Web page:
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Meet Spot – Your new Security ‘person’?

May 20, 2024 by Alistair Enser

The BSIA suggests that 62,000 security guards are needed over the next 12 months to meet the needs of the industry. Faced with this impossible task, we at Reliance High-Tech, think things could be done differently. Click the links below to see some really interesting videos about the art of the possible.

Yes, we have all seen Robocop. And clearly the type of policing and guarding associated with Murphy, and the robots in that film (“You have 20 seconds to comply”), which no-one would recommend. But say hello to Spot, the dare I say it, cute robot in the picture at the top of this piece. It shares none of the original Murphy’s traits, but all of its efficiencies. And can do this (click link), unlike most cops or security guards.

As an innovator and leader in the security integration world, we are continually reviewing and discussing early technologies and are in discussions with many innovative technologies such as Boston Dynamics, creator of ‘Spot’, as they name it, the four-legged robot in the picture.

Imagine. Spot doesn’t get sick, can work 24/7, and can go places that a human cannot, like the hazardous places typically found across many of the CNI sites our customers operate. It can be deployed with a basic or PTZ camera, LiDAR, load carrying equipment or indeed, any amount of sensors or test equipment. Spot has limitations of course, but also many advantages over humans – not least health and safety.

Perhaps Spot provides the perfect way to supplement manned guards – because in a tight labour market where every industry is struggling to find enough workers – there’s simply no way the BSIA is going to find its extra 62,000 workers any time soon.

Michael Perry, vice president of business development at Boston Dynamics suggests there are three potential levels of use of Spot. The first is where “where you take a person out of this dangerous, dull job, and put a robot in. That’s the entry point.” In our industry, that means using a robot not a guard at those sites where it is not practical, applicable or cost effective to have a guard roam a perimeter, or where it is impossible to place video cameras at every point across an estate.

Stage two, according to Perry, is to consider using the robot where “we increase the production of that task.” For example, if Spot is circling the perimeter of a water treatment facility as part of a routine security task, why can’t it also use thermal imaging and other diagnostic equipment to ensure infrastructure remains safe and free of corrosion, leaks, overheating etc?

The final stage is where “we completely redesign this space now that we know that this type of automation is available.” Knowing Spot’s capabilities, do we redesign the estate around what the robot makes possible – and what a manned guard cannot – to gain efficiencies, save cost and improve the service provided? It could wander a fence line looking for breaches, while also checking the integrity of power supplies and other critical infrastructure. And, as Spot can potentially go places guards cannot, or should not (think ‘Protect duty’). The estate is not going to need specialised access roads, lit walkways or paths. The entire facility can be designed around its core function, not the need for a man or woman with a torch to access it.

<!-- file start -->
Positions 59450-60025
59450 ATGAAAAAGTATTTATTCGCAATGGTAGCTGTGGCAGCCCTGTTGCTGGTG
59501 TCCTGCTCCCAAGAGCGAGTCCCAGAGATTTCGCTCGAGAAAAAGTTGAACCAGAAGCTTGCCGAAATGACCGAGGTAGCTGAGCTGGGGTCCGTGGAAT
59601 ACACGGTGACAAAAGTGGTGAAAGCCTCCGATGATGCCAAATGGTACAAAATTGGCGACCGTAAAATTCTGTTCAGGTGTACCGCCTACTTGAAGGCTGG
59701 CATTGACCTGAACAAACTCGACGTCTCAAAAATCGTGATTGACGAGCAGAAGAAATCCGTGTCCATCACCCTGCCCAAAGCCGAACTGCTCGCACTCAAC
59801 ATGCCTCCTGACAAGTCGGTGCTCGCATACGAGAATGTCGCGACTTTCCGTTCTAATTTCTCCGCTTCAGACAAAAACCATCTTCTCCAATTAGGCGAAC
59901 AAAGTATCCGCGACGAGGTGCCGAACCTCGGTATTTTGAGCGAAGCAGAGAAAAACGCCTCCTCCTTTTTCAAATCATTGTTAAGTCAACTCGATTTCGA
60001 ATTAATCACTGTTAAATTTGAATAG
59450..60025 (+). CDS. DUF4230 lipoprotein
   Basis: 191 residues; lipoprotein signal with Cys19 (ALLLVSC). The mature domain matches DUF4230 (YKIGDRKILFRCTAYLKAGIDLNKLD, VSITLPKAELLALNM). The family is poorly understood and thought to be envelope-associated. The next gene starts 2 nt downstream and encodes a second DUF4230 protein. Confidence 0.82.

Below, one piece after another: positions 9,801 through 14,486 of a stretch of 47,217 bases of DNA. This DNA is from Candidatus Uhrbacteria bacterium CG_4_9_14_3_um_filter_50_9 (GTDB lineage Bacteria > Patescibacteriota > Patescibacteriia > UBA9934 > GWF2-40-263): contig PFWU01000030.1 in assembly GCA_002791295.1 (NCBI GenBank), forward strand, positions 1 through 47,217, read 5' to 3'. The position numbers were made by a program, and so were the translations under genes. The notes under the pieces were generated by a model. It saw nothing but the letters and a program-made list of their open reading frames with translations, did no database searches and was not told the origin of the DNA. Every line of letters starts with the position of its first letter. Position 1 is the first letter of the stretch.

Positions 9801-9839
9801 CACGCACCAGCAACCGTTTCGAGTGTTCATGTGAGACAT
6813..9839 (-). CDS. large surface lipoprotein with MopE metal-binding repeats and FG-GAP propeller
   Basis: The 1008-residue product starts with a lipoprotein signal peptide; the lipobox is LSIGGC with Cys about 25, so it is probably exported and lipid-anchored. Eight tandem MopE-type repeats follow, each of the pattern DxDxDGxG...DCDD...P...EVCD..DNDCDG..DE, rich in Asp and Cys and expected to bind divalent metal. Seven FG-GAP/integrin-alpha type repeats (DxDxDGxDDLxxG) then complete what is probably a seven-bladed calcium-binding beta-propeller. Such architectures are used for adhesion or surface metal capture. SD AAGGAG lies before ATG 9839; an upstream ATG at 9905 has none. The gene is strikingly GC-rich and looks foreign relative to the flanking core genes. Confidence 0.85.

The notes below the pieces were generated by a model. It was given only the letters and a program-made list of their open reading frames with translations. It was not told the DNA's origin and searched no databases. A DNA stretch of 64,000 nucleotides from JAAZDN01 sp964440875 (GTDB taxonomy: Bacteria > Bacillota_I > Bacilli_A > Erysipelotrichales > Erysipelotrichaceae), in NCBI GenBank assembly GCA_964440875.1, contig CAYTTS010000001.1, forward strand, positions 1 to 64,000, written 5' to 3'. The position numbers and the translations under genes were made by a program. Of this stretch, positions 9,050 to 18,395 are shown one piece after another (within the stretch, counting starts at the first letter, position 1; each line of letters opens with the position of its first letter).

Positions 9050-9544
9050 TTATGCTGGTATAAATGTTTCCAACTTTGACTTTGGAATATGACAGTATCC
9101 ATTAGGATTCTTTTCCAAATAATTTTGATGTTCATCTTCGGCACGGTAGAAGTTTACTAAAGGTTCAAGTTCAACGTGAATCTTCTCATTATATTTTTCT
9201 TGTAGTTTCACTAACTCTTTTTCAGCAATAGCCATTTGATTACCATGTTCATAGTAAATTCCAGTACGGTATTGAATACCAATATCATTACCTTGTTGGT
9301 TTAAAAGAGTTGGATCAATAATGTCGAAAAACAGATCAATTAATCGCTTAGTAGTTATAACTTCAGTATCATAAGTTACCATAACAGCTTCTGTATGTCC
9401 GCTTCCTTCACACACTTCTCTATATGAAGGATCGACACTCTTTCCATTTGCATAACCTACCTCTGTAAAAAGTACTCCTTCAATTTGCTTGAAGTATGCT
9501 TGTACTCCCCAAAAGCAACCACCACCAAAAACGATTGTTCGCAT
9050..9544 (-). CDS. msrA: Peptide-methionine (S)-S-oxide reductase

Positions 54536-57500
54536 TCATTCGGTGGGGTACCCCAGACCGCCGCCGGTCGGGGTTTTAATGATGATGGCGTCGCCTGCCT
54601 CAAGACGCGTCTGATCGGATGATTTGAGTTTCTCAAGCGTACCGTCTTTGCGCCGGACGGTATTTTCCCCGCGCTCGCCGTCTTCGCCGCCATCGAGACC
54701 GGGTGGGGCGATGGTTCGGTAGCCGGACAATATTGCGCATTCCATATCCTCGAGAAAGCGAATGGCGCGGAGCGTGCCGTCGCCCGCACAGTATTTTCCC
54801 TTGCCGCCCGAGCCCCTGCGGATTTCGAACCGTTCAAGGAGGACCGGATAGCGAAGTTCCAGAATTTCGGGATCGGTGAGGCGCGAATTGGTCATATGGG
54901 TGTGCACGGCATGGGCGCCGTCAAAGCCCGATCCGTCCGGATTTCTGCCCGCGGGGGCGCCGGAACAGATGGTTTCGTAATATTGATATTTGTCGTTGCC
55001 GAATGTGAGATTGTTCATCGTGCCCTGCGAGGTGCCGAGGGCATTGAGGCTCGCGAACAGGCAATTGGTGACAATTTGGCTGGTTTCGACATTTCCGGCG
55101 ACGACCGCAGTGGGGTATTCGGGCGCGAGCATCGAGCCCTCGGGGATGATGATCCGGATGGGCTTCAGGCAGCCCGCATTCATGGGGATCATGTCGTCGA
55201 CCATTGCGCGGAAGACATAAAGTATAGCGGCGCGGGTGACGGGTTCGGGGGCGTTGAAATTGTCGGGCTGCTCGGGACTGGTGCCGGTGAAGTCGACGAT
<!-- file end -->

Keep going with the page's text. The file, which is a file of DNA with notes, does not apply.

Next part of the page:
Spot can even operate in areas of great danger to humans, given its potential immunity to radioactivity, extreme cold or heat, or chemicals. It could enter hostile or hostage situations without presenting an unacceptable risk to emergency services personnel. The potential is endless. I’m not suggesting Spot will ever replace a manned guard at an event, or any number of scenarios where human contact is vital. But as a means of augmenting their work, is it such a stretch? Perhaps one day, and not as far away as you think! After all we are all beginning to get used to ‘bots’ answering phone calls and automated online help desks.

Importantly, Boston Dynamics insist on the ethical use of its robot range, which is essential if they are to be trusted. And for those who question whether a robot can ever be trusted, consider that the SIA’s own licensing scheme for manned guards is hardly a guarantor of adherence to the rules: official figures reveal that in 2021 there were 820 suspensions and 940 revocations of SIA licences.

And if the idea of security robots still seems far-fetched, consider this. A story in this week’s FT described how Dulux has recognised the need for robots to replace the dwindling number of painters and decorators who use their products. It is investing in a painting robot company to mitigate the threat, yet the technology is not yet reliable enough at the moment to do the job. Or perhaps – if you are old enough to remember, cast your mind back to the 70’s and early 80’s when British Leyland Cars fell into decline due to lack of productivity and innovation, when at the same time Japanese car manufacturers embraced robot technology in production lines.

If you would like to find out more, contact us for more details!